The Camp Chase Trail runs along an active/semi-active rail line. For the most part the trail is straight as an arrow. The trail itself does tend to flip-flop sides of the tracks several times as it heads southwest toward London, Ohio. It undulates beside the tracks sometimes running above and sometimes below the track level. The asphalt trail surface is in good shape and is fairly wide. When I reached Battelle Darby Creek Metro Park, I had to turn onto Darby Creek Drive and ride up to the park entrance and ride the park's roadway to reach the trail once again. This was disappointing because I knew that construction had started on completing the trail through the park, but unfortunately, it was not yet completed when I rode through at the start of October. For those bikers doing a northbound Ohio to Erie Trail ride this construction will eliminate a steep climb on the park's roadway coming up from the banks of Darby Creek. The new trail looks to diminish the slope of that climb.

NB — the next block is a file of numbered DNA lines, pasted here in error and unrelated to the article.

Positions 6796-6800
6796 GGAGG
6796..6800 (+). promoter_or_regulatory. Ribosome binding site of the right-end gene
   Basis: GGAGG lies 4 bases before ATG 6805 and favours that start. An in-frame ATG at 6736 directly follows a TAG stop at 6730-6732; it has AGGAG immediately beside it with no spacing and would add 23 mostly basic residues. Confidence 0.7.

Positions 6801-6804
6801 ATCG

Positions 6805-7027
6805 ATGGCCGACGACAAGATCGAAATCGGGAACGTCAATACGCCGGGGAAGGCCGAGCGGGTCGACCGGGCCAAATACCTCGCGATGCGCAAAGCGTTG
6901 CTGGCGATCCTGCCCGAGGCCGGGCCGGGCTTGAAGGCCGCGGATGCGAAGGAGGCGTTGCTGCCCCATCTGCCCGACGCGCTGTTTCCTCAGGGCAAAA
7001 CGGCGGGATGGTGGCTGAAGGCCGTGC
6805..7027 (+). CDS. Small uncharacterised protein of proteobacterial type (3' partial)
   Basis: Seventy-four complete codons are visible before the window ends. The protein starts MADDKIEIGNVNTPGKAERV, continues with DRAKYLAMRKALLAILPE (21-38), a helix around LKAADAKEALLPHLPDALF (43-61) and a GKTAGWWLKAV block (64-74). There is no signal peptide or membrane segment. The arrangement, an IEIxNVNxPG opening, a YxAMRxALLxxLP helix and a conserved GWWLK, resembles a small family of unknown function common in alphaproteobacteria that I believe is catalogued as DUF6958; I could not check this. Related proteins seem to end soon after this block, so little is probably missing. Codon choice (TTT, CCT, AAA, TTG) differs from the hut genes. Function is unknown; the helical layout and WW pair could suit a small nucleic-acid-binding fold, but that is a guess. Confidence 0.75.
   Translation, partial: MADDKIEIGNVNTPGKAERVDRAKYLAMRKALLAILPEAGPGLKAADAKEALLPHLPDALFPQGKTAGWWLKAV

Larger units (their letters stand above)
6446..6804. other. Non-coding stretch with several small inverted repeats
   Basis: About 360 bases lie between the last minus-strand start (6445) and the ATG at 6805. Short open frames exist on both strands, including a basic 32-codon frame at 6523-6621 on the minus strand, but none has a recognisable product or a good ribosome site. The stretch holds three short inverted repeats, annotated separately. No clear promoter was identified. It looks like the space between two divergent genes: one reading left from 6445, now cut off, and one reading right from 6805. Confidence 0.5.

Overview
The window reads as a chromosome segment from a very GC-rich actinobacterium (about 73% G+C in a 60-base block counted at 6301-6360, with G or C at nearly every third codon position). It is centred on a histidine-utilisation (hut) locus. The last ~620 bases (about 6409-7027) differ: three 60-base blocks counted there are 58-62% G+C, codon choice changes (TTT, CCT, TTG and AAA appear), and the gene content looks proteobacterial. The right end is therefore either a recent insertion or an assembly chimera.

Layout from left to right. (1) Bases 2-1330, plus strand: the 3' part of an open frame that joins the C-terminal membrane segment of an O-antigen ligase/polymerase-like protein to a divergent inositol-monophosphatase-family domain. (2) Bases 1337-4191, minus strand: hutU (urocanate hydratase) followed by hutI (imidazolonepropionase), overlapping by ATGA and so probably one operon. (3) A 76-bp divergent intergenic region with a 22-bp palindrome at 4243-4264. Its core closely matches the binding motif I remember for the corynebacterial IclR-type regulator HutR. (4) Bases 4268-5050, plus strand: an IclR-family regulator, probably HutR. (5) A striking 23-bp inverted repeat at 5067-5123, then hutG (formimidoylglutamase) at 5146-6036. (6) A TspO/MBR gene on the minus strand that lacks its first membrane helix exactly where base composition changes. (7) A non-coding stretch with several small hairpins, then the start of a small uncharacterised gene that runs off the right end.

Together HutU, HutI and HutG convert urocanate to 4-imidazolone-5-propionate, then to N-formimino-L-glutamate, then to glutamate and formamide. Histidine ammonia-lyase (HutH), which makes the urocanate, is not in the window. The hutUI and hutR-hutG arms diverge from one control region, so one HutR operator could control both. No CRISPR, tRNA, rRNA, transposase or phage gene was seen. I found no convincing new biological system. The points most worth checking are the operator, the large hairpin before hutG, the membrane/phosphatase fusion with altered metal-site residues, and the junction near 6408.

The Camp Chase Trail is a nice trail, but I want to note two things. First, as you ride out of the North Hilltop neighborhood where this trail starts, the area surrounding the trail will open up. You will not be riding through a tunnel of trees any longer. You will definitely need sunscreen on sunny days. In addition, in all likelihood you will have to face a headwind, particularly if you are riding westbound on this trail. After leaving the Battelle Darby Creek Metro Park you are surrounded by farmland almost the entire way until you reach London, Ohio. There is very little in the way to stop the wind coming at you. If you are traveling west on this trail keep that in mind. Secondly, make sure you have an adequate supply of water if traveling between Columbus and London. Towns and commercial areas are not nearly as close together as they are in Columbus. It was 95 degrees the day I rode from Columbus to London. Anytime I approached a small town or commercial area I double checked the levels of my water bottles and filled them up if I was at or below half of the 3 bottles total capacity. You probably don't need to be as vigilant as that on cooler days, but on really hot days I think it would be prudent.